Adding Filament Runout Detection to an Anycubic Kossel with Marlin 1.1.8 and BIQU 3D Filament Detection Module
I have several Anycubic Kossel 3D Printers that work great for the price ($180-320 depending on the model). One issue I’ve run into is when a reel of filament gets low, I can’t reliably print with it for fear of running out mid-print and wasting the plastic. With some changes to the Marlin firmware (version 1.1.8 as of this writing) and adding a sensor for less than $5, I was able to fix this! The inspiration came from a Thingiverse model by Nenex that mounts this cheap sensor to the 2020 extrusions that make up most of the Anycubic Kossel’s body.
Print the two parts from Thingiverse to attach the sensor to the 3D printer. You will also need two M4x12 screws, two M4 t-nuts, and two M3x25 screws.
Chamfering the Brass Guides
Before assembly, I suggest taking the sensor apart and chamfering the brass guides that the filament rides in. Without this, I was getting significant scraping on the filament and the PLA bits were beginning to build up inside the sensor.
Reassemble the sensor and install it to the 2020 extrusion mount with the M3x25 screws. Plug the cable into the sensor. It will only go in one way.
Make sure the power is off and then remove the bed and plug the cable into the S0 header pins. The cable can go both ways and mine works with the red wire plugged into the header farthest from the stepper motor drivers in the S pin. If you wire it backwards, everything will appear to function until the sensor doesn’t have filament and then the board will shut off. Reinstall the bed and turn the power back on.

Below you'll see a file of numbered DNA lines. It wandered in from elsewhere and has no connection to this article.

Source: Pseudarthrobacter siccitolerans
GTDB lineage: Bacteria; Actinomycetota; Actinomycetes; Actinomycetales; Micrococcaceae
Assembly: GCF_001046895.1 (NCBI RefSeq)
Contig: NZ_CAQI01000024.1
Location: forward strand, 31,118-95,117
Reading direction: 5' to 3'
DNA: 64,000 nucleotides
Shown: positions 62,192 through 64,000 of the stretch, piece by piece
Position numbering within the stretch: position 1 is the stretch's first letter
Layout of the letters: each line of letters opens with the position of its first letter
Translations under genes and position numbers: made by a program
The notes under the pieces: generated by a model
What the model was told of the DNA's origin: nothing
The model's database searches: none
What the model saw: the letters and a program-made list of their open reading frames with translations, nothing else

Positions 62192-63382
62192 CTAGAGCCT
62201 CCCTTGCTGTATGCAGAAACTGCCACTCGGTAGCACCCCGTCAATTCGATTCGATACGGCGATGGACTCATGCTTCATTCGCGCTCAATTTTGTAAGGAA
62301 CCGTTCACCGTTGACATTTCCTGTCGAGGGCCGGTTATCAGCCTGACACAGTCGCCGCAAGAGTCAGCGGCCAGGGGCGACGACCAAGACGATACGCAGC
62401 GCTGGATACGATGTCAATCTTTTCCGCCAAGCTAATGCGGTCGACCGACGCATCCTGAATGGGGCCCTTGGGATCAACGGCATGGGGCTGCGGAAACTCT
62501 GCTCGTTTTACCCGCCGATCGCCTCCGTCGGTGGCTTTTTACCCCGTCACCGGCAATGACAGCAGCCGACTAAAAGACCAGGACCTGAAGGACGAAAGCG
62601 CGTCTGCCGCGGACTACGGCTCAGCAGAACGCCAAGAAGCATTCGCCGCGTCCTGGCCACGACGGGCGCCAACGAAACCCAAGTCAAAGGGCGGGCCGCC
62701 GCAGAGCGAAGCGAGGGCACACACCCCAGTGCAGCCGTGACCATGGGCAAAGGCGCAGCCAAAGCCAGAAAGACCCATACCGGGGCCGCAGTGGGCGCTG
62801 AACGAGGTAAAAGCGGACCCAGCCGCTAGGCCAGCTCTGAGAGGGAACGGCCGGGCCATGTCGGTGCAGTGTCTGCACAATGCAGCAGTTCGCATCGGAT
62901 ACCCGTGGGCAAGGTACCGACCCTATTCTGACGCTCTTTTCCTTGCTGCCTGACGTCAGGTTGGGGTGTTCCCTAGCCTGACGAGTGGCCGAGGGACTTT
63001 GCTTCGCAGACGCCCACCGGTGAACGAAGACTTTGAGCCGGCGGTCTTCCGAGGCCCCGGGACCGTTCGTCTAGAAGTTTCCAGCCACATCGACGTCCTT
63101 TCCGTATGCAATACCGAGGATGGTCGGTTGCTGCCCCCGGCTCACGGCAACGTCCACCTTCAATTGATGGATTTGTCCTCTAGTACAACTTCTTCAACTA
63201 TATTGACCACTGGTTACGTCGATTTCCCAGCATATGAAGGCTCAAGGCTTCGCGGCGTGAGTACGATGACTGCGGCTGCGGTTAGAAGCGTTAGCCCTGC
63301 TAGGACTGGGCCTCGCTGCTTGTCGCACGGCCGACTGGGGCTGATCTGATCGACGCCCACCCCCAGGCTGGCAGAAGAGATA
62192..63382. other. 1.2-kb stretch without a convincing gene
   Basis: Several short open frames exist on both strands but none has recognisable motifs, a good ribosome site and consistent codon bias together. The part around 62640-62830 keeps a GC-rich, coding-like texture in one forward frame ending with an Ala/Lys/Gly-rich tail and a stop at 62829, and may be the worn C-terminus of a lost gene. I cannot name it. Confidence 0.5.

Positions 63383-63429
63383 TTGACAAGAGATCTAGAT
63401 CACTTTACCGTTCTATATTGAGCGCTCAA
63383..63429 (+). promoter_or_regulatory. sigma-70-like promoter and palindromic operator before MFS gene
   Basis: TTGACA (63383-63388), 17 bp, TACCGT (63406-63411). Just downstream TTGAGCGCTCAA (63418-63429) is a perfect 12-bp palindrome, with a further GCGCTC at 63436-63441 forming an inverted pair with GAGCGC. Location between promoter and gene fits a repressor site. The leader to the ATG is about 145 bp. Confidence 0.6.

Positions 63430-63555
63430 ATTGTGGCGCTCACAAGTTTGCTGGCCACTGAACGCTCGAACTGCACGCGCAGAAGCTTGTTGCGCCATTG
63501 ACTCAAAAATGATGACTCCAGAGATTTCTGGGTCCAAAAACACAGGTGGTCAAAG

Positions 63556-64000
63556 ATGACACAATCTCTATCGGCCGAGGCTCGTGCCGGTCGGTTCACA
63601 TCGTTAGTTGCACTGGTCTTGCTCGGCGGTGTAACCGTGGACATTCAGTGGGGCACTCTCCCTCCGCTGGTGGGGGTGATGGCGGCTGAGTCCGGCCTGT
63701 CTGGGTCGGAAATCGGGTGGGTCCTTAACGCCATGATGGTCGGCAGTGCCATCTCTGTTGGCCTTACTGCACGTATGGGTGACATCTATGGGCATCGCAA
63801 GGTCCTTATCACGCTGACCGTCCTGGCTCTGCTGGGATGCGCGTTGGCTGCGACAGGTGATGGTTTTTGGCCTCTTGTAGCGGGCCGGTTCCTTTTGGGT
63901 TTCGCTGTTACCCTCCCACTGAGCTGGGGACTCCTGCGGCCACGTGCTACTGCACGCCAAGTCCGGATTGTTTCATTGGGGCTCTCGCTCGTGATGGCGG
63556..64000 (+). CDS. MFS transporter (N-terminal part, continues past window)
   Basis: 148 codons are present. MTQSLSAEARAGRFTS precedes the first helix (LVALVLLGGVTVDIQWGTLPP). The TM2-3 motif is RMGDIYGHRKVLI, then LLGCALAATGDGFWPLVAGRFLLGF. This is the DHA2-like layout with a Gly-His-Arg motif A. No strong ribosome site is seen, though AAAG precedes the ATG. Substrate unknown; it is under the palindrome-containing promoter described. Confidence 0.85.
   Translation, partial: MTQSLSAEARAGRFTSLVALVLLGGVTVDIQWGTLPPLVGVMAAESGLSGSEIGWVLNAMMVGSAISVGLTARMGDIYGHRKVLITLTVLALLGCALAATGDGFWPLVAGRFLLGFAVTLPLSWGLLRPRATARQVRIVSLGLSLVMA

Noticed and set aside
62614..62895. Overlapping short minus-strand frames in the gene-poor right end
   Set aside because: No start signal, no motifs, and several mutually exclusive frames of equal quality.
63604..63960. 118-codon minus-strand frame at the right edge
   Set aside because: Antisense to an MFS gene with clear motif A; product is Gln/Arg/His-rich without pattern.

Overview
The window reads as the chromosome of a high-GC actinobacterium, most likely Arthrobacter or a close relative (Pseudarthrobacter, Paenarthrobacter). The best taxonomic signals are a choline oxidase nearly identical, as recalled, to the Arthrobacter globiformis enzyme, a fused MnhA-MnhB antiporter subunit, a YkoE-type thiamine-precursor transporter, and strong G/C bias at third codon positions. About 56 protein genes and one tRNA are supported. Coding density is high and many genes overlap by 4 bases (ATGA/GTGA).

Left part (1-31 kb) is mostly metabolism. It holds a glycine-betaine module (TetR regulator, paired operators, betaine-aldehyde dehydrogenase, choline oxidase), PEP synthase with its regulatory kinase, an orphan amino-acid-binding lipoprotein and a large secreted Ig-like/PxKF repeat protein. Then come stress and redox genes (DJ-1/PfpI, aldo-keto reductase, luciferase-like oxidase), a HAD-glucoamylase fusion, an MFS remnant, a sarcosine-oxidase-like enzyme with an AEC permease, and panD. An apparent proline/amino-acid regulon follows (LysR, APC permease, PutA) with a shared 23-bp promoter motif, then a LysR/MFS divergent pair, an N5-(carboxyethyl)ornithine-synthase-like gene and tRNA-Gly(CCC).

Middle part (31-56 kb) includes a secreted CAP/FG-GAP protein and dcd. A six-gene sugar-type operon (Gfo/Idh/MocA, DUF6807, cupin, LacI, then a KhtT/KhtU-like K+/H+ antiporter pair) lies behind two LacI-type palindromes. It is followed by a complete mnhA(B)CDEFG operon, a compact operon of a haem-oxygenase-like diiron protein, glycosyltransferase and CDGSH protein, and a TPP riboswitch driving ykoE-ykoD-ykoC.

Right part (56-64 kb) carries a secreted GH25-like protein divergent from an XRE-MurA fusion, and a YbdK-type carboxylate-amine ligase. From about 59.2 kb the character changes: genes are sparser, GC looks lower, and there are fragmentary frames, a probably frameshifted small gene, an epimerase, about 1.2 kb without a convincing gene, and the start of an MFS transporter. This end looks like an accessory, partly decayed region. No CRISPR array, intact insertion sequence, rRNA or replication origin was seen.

Changing Marlin Firmware Settings
You can download my copy of Marlin and adjust the size for your own printer (my z-height is shorter than stock since I replaced the pulleys with shorter linear rails) or go in and change the needed settings in your own copy of Marlin.
This printer is a newer one by Anycubic that comes with the power supply, heated bed, and bed leveling. Because of that, my settings for the Z-endstop are specific for it.
If you download mine, some settings to adjust in Configuration.h are:
- Line 89: #define STRING_CONFIG_H_AUTHOR
- Line 139: #define CUSTOM_MACHINE_NAME
- Line 538: #define DELTA_HEIGHT (should be closer to 320mm)
- Line 589: #define Z_MIN_ENDSTOP_INVERTING false (some other sensors use true)
- Line 593: #define Z_MIN_PROBE_ENDSTOP_INVERTING false (same reason)
- Line 780: #define Z_PROBE_OFFSET_FROM_EXTRUDER -15.49
If you download your own copy of Marlin from http://marlinfw.org/, you can get it setup for your own printer and turn on the filament runout sensor with these changes (use the Find tool in the Arduino software):
In pins_RAMPS.h change line 255 to:
- #define FIL_RUNOUT_PIN 11
In Configuration.h uncomment:
- #define FILAMENT_RUNOUT_SENSOR
In Configuration_adv.h also uncomment:
- #define ADVANCED_PAUSE_FEATURE
- #define PARK_HEAD_ON_PAUSE
- #define HOME_BEFORE_FILAMENT_CHANGE
Flash your new firmware by plugging into your computer with the USB cable Anycubic sends with their printers. Under the Tools menu in the Arduino IDE change the board to Arduino/Genuino Mega or Mega 2560 and change the Processor to ATmega 2560 (Mega 2560), and click Upload.
If all goes well, your 3D printer will reboot and should give you the option to change filament when the hot end heats up, and if the filament runs out mid-print will prompt you to change it!